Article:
|Subject||Education, Higher -- Malawi Universities and colleges -- University of Malawi Educational change -- Malawi|
|Description||Higher education reform is an international phenomenon and one that greatly impacts on the form and function of Universities in society. I set out in this study to investigate the University of Malawi’s (UNIMA) experiences with governance reforms after observing that no comprehensive study of this process had been undertaken following the implementation of these reforms from 1997. I used Bhaskar’s Critical Realist Theory as my main theoretical framework because my intention was to understand the mechanisms from which such reforms emerged: the emergent governance practices and properties enabling or constraining governance reforms in UNIMA. I employed Archer’s Social Realist Theory in my research design and interpretation of the results, which entailed that I focus on issues of structure, culture and agency in UNIMA governance. I have established that the governance context in UNIMA in 1995 at the time the reforms were being considered was one that promoted the continuation of the status quo because the Malawi Government’s vested interest then was to exercise great control over UNIMA at system, institutional and disciplinary level of governance due to the political imperatives of the time in Malawi. However, this situation was frustrating to many in the University as it greatly impeded academic freedom. Furthermore, in 1995 the University relied heavily on Government’s financial structures. When these were subjected to structural reforms under the influence of the World Bank and the International Monetary Fund in the early nineties the impact seriously undermined the University’s revenue base and threatened to challenge further the realization of the University’s objectives. This prompted changes in the administrative and academic governance structures and culture intended to improve utilisation of the available limited resources as well as to broaden the University’s revenue base. The governance reform measures that were introduced were mainly influenced by New Public Management (NPM) ideologies. Most of the reforms intended to transform the administrative structures and culture were successfully implemented. The study revealed that this was enabled by the interests of those operating at disciplinary levels who were frustrated by the previous constraining governance context and who viewed such reforms as bringing about the self-governance they lacked. However, the majority of the reforms that were mainly targeted at academic restructuring were resisted because they were construed as contradictory to the interests of those in the academy particularly those concerned with matters of academic freedom. The study further revealed that the academic reforms were constrained by a lack of agency for change management and weak leadership at the top senior level of the University. In addition, there have been delays in amending the UNIMA Act, which should have catalysed some of the reforms, a scenario that has perpetuated many aspects of the institutional level of governance. Consequently, compared to the situation before the reforms were introduced, governance in UNIMA at the time of reporting manifested two scenarios: (a) an elaboration in governance practices at systems level where Government machinery exercises control and at enterprise (college) level where faculties and academic departments operate promoting cultural morphogenesis, or changes at the level of ideas, beliefs and values, which in turn is exerting pressure on governance practices at institutional level; and (b) morphostasis, or lack of change, at institutional levels of the governance exacerbated by the lack of amendment of the UNIMA Act and weak leadership. The findings have also led to uncertainty regarding the unitary nature of the University. There are fears that once the UNIMA Act is amended the four colleges forming UNIMA might break away to become separate universities.|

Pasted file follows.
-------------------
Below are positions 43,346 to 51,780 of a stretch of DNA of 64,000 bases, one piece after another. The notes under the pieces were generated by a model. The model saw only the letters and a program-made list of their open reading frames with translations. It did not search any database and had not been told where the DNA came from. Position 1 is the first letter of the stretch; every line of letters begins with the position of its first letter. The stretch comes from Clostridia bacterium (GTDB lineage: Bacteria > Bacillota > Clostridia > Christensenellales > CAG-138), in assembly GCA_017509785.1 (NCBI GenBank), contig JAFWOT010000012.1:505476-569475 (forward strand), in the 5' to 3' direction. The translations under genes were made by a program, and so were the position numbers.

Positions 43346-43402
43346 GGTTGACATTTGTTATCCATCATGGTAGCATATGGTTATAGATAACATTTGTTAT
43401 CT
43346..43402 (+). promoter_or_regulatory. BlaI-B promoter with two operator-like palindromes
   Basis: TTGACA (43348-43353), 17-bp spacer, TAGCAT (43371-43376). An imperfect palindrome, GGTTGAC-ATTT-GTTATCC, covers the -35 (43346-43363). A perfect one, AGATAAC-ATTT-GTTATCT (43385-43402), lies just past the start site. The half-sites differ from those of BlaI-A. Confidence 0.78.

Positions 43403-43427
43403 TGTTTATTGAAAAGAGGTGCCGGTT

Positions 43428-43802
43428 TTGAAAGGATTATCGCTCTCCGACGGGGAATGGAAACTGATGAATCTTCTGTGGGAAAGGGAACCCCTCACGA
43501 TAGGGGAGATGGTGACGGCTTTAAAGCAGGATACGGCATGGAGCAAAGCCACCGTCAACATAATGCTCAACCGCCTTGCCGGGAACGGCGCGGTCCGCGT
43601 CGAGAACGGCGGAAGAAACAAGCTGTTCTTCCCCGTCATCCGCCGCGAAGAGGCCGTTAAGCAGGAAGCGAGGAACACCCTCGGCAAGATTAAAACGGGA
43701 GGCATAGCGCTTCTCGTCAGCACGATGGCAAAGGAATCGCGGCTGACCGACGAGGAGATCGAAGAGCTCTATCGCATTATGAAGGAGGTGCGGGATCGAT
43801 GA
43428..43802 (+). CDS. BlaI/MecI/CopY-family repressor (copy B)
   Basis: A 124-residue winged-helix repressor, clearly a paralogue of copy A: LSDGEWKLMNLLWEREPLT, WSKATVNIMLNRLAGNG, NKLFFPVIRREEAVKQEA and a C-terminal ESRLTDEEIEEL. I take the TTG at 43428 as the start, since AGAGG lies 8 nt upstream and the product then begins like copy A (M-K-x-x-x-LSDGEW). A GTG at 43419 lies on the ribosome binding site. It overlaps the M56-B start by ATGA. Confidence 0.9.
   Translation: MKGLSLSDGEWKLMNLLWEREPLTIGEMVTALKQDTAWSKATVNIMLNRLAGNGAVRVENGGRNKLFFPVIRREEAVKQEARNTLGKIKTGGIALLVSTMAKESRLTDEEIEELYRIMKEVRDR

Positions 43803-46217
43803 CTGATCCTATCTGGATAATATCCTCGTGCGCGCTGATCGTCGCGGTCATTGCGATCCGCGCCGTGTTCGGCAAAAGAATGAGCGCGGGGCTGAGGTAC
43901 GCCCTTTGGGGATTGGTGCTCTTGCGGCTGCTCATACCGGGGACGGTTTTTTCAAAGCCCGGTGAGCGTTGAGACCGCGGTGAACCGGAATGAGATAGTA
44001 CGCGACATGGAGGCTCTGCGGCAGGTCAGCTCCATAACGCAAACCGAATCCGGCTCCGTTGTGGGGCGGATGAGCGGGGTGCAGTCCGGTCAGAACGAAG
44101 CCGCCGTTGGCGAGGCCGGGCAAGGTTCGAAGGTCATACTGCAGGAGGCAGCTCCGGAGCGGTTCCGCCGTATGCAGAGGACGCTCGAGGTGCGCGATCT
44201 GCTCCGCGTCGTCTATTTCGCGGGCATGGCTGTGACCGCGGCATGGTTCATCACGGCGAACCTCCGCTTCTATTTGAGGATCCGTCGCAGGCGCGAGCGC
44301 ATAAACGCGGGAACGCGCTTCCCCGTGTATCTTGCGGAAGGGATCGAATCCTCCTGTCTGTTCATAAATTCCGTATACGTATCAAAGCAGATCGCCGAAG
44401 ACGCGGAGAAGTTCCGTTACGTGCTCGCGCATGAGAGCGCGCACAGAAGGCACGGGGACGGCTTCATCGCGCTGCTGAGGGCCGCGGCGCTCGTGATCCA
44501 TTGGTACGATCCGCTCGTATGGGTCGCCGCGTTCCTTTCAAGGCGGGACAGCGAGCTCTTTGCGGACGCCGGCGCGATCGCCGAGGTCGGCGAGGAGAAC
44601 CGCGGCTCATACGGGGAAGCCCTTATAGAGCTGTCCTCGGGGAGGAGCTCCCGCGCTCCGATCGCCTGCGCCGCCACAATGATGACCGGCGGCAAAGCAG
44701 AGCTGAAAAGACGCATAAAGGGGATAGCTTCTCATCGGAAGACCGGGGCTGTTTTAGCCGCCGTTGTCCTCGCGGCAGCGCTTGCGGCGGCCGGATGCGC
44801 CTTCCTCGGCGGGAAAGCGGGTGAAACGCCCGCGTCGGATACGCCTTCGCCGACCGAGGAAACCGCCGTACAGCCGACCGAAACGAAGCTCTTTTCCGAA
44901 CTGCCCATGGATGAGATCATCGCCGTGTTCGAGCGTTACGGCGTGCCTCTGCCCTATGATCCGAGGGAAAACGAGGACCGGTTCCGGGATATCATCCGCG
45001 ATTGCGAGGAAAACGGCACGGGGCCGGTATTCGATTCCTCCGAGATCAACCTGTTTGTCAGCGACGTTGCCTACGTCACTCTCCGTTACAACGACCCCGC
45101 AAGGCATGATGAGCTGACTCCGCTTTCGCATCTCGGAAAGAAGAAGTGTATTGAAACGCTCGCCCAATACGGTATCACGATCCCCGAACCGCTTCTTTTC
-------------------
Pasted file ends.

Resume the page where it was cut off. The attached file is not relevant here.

|Publisher||Rhodes University Faculty of Education, Centre for Higher Education Research, Teaching and Learning (CHERTL)|
|Type||Thesis Doctoral PhD|
|Format||273 leaves pdf|
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